They say if you want something done, get a (black) woman to do it. Just after dawn this morning, activist and North Carolina educator Bree Newsome climbed a 30-foot flag pole and snatched the Confederate flag down from the South Carolina Statehouse grounds.
As officers repeatedly asked, “Ma’am, please come down off the pole,” Newsome quoted scripture on her descent, including verses from Psalms: “The Lord is my light, and my salvation, whom shall I fear? The Lord is the stronghold of my life– of whom shall I be afraid?”
Activists on the ground can be heard chanting, “We have nothing to lose but our chains!”
The Confederate flag, literally enshrined on South Carolina’s capital grounds because it cannot be lowered by regular means, is seen as a taunting slap in the face to African Americans, many of whom know it to be a symbol of segregation, white supremacy and violence. The social media petitions of #TakeItDown and #KeepItDown speak to the movements to remove the flag, especially from government institutions.
The New York Daily News reports:
A group of about 10 activists orchestrated the flag’s removal after police say white supremacist Dylann Roof killed nine people at Bible study at “Mother” Emanuel Church in Charleston.
“We didn’t see it fit to have the flag stand erect while the people who were massacred were laid to rest under it,” organizer Tamika Lewis told the Daily News as the funerals of the victims started this week.
“We removed the flag today because we can’t wait any longer,” Newsome said in a press release. “We can’t continue like this another day. It’s time for a new chapter where we are sincere about dismantling white supremacy and building toward true racial justice and equality.”
According to the News, the flag went back up this morning.
Newsome, who had on a helmet as she made her daring climb, and another activist, James Tyson, were arrested for their part in today’s action. The hashtag #FreeBree is now trending on Twitter.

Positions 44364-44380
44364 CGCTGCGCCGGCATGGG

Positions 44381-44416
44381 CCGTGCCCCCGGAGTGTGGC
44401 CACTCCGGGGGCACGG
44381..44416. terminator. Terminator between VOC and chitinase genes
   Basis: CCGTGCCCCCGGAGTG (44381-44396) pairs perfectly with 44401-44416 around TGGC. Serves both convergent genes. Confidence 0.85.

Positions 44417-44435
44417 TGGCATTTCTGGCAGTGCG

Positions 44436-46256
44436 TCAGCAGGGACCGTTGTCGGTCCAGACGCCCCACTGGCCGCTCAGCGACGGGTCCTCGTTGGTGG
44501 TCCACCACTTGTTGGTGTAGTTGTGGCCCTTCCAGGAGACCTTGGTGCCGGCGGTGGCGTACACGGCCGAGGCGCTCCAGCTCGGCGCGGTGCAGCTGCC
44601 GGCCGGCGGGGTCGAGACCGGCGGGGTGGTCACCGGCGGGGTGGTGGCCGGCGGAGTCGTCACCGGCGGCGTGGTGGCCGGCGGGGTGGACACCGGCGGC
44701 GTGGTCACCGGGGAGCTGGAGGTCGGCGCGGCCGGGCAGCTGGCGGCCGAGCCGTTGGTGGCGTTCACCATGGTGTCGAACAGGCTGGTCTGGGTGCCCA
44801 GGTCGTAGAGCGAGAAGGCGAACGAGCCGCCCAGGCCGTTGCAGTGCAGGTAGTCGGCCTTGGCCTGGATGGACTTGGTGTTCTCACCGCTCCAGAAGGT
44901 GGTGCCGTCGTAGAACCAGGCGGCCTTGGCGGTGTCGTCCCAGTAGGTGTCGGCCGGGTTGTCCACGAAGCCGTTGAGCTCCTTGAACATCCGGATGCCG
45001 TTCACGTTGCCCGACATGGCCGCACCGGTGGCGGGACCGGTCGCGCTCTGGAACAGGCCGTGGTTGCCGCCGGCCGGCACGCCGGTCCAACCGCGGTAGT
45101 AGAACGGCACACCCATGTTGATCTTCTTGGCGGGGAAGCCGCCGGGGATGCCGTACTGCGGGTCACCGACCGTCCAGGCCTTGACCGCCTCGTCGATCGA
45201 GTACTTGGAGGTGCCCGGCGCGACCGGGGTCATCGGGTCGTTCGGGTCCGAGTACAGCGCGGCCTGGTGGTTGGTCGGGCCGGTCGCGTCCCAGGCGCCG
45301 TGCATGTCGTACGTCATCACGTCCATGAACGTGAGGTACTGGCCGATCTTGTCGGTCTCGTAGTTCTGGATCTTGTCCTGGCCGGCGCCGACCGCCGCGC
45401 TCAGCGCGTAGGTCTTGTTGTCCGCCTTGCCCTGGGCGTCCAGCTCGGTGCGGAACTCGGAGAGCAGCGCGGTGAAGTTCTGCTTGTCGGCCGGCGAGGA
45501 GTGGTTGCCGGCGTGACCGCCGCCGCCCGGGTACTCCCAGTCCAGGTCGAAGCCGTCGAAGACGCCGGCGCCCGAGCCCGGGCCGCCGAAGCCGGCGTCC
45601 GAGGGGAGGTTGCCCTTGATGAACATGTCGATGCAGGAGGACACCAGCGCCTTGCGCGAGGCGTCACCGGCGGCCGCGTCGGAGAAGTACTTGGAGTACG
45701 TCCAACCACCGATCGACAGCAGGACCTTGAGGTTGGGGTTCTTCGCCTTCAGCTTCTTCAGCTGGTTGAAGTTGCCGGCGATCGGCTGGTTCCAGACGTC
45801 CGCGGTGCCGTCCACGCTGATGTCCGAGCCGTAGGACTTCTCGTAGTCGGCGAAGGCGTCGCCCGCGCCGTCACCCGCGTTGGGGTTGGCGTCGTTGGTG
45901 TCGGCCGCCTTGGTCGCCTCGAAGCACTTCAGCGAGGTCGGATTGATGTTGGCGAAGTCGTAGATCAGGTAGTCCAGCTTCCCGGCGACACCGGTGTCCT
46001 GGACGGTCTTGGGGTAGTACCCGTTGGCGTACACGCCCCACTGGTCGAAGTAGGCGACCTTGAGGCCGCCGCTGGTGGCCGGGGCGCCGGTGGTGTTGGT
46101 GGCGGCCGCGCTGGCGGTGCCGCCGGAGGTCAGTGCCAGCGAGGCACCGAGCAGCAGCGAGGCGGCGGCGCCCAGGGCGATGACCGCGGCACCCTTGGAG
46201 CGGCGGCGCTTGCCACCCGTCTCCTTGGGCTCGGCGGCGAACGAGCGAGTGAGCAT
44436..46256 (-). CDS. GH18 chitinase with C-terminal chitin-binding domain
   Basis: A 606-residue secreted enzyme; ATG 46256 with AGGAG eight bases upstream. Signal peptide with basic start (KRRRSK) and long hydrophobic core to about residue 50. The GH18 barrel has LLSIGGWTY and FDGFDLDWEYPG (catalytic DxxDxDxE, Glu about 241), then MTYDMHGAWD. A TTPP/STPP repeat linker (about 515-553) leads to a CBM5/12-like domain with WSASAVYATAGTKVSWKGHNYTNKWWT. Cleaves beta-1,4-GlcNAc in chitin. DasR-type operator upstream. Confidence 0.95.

— Dave Zirin (@EdgeofSports) June 27, 2015
— Candice (@spinnellii) June 27, 2015
On Saturday afternoon, filmmaker and activist Michael Moore tweeted that he would pay Bree Newsome’s bail with the hashtag, #TakeDownTheFlag.
— Michael Moore (@MMFlint) June 27, 2015
20 Pictures That Show The Powerful Resilience Of Charleston's Mother Emanuel AME Church
1. Mother Emanuel AME Church held its first service since the shooting death of nine African-American church members on June 17.Source:Alex Colby 1 of 20
2. People line up to enter for Sunday service at the Emanuel AME Church.Source:Getty 2 of 20
3. Two children wait to enter the Emanuel AME Church June 21, 2015 in Charleston, South Carolina.Source:Getty 3 of 20
4. A member of the church is seen outside of Emanuel AME before its first service since the Charleston shooting.Source:Getty 4 of 20
5. A Charleston County sheriff's deputy checks bags as people line up to enter for Sunday service at the Emanuel AME Church.Source:Getty 5 of 20
6. Gloria Moore watches the church as parishioners take their seats at the Emanuel AME Church.Source:Getty 6 of 20
7. A woman prays as she attends the Sunday service outside of the Emanuel AME Church.Source:Getty 7 of 20
8. People pray and listen to the Sunday service outside of the Emanuel AME Church in Charleston, South Carolina.Source:Getty 8 of 20
9. Parishioners sit at Emanuel AME Church four days after a mass shooting that claimed the lives of its pastor and eight others.Source:Getty 9 of 20
10. The Rev. Norvel Goff, right, prays at the empty seat of the Rev. Clementa Pinckney.Source:Getty 10 of 20
11. South Carolina Gov. Nikki Haley, R-S.C., embraces U.S. Sen Tim Scott, R-S.C., at Emanuel AME Church.Source:Getty 11 of 20
12. A parishioner prays at the empty seat of the Rev. Clementa Pinckney at the Emanuel AME Church.Source:Getty 12 of 20
13. The congregation departs following Sunday services at the Emanuel AME Church in Charleston, South Carolina.Source:Getty 13 of 20
14. A family is seen leaving Emanuel AME Church following Sunday services.Source:Getty 14 of 20
15. People embrace as they depart the Emanuel AME Church following Sunday services.Source:Getty 15 of 20
16. Church members comfort one another after Emanuel's first service since the Charleston shooting.Source:Alex Colby 16 of 20
17. Church members comfort one another outside of Emanuel.Source:Alex Colby 17 of 20
18. A mother and son surround a memorial for the nine church members killed during the Charleston shooting.Source:Alex Colby 18 of 20
19. Charleston natives comfort each other during the church's first service since the shooting on June 17.Source:Alex Colby 19 of 20
20. Activist DeRay McKesson is seen outside of Emanuel AME church.Source:Alex Colby 20 of 20
Source: The New York Daily News, Photo: Getty Images
Black Woman Climbs Flagpole, Snatches Confederate Flag Down From South Carolina Statehouse [VIDEO] was originally published on newsone.com